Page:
Here are the top stories covered by DocWire News this week in the Cardiology section. In this week’s edition of the round-up: people who live in low-income areas have less blood pressure control and worse cardiovascular outcomes, discontinuing statin therapy in elderly people is associated with an increased risk of cardiovascular disease, socioeconomic status is linked with sub-clinical atherosclerosis, and Novartis announces that the PARAGON-HF trial missed its primary endpoint.
People who live in low-income areas experience less blood pressure control and have worse outcomes from adverse cardiovascular events, according to a study published in the Journal of the American Heart Association (JAHA). To conduct this study, researchers evaluated 27,862 participants from 623 clinical sites across the United States, Puerto Rico, the Virgin Islands, and Canada from the Antihypertensive and Lipid‐Lowering Treatment to Prevent Heart Attack (ALLHAT) Trial. According to the study results, low-income participants were less likely to achieve blood pressure control and had higher rates of all‐cause mortality, heart failure hospitalizations/mortality, and end‐stage renal disease, but lower angina hospitalizations and coronary revascularizations. The authors noted that “while medications are the mainstay of hypertension control, there are other factors that we need to pay attention to that are impacting blood pressure control, and the ultimate outcomes we care about – heart disease, stroke, hospitalization and longevity.”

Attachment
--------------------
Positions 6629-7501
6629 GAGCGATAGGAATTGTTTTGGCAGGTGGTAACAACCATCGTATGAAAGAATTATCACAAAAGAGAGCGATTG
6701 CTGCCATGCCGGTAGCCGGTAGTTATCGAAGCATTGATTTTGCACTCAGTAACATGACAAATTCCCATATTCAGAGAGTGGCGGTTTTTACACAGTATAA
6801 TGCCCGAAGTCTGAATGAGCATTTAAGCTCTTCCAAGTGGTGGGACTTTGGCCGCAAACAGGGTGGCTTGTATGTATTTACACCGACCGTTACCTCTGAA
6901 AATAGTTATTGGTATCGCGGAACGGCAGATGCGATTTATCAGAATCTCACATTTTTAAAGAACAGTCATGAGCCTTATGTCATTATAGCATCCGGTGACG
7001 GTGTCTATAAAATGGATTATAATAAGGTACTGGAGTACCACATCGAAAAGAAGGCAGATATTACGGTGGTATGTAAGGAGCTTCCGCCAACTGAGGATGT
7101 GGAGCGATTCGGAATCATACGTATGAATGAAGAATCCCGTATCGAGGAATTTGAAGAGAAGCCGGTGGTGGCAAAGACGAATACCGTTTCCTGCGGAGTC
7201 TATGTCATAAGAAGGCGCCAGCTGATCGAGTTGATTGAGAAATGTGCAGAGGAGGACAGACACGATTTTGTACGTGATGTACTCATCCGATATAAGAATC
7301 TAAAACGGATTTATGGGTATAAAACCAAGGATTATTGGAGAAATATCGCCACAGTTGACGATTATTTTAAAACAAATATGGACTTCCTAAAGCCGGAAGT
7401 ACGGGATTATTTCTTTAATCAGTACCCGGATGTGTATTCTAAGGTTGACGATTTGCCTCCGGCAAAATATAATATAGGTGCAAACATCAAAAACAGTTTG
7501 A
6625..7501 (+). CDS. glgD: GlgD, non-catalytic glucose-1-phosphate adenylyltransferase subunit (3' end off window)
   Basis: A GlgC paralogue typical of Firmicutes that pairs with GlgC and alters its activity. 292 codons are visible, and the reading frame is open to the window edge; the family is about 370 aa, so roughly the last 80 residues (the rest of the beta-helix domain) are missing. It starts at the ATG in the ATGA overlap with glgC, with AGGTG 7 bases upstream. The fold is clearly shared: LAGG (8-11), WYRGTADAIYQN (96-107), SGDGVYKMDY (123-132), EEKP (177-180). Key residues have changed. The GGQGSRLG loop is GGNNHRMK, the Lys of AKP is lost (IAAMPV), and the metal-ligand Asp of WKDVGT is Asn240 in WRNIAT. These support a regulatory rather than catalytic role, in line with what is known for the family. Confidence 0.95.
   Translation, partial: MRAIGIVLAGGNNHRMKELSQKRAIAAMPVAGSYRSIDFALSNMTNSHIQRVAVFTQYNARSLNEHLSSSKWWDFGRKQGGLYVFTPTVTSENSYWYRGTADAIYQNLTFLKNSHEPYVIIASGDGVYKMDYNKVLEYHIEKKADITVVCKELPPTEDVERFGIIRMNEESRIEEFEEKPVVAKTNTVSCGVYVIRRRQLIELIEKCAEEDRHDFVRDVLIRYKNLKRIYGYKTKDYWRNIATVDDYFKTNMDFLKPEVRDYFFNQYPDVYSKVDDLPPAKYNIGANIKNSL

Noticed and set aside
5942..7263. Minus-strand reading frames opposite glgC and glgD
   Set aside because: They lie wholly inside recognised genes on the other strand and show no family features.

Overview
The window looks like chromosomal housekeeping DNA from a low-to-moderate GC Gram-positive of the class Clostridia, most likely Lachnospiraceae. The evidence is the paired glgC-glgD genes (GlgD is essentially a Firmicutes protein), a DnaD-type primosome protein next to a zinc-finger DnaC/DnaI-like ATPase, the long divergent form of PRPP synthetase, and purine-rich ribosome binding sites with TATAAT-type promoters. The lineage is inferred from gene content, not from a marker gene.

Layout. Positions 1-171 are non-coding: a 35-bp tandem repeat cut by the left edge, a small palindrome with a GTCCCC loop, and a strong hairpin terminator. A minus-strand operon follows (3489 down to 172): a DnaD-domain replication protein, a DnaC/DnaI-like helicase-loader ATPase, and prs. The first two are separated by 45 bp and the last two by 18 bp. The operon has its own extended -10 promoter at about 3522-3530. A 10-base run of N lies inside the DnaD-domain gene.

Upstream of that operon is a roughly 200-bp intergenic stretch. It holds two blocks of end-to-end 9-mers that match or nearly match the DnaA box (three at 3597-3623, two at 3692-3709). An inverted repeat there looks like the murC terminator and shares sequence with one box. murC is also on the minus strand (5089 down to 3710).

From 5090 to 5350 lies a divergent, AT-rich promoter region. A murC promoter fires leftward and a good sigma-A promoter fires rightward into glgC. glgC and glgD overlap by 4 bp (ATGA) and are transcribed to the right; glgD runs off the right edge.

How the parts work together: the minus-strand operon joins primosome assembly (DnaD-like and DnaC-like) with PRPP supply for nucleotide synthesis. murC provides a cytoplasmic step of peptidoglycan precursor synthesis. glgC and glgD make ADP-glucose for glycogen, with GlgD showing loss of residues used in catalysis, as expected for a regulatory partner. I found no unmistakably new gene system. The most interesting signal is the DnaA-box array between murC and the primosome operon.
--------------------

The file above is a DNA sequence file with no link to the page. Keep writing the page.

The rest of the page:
The discontinuation of statin therapy in healthy individuals 75 years of age and older was associated with an increased risk for developing cardiovascular disease. The new study, published in the European Heart Journal, was a survey of 120,173 individuals in France aged 75 or older with no history of cardiovascular disease. The participants had been taking statins for two years prior. According to the results, 17,204 (14.3%) of subjects discontinued statins and 5,396 were admitted for cardiovascular events. Adjusted hazard ratios for statin discontinuation were 1.33 (95% CI, 1.18 to 1.50) for any cardiovascular event, 1.46 (95% CI, 1.21 to 1.75) for coronary events, 1.26 (95% CI, 1.05 to 1.51) for a cerebrovascular event, and 1.02 (95% CI, 0.74 to 1.40) for other vascular events. Dr. Philippe Giral, an endocrinologist specialist in prevention of cardiovascular disease at Pitié-Salpêtrière Hospital in Paris, said in a press release.
Socioeconomic status was associated with sub-clinical atherosclerosis, according to a new study in the Journal of the American College of Cardiology. The analysis out of Spain included 4,025 individuals between 40 and 54 years without known cardiovascular disease from the Progression of Early Subclinical Atherosclerosis (PESA) study. The results suggested that education level was a significant factor associated with the presence of atherosclerosis. The researchers reported no differences due to income level in this patient population. Lower education levels were associated with a higher risk for generalized atherosclerosis compared to those with higher education levels (P=0.002). “Despite the relative economic homogeneity of the cohort, lower education level is associated with increased subclinical atherosclerosis, mainly mediated by the higher and more frequent tobacco consumption,” the authors wrote in their abstract.
The PARAGON-HF trial, evaluating the safety and efficacy of sacubitril/valsartan versus valsartan alone in patients with heart failure with preserved ejection fraction (HFpEF) missed its primary endpoint, according to a Novartis announcement. PARAGON-HF, a double-blind, parallel-group study (n=4,822), represents the largest HFpEF clinical trial conducted to date. Patients had a history of heart failure hospitalizations and were being treated for HFpEF symptoms and comorbidities. The trial “narrowly missed statistical significance for its composite primary endpoint of reducing cardiovascular death and total heart failure hospitalizations,” according to the press release. They announcement also reported that safety and tolerability were consistent with previous data.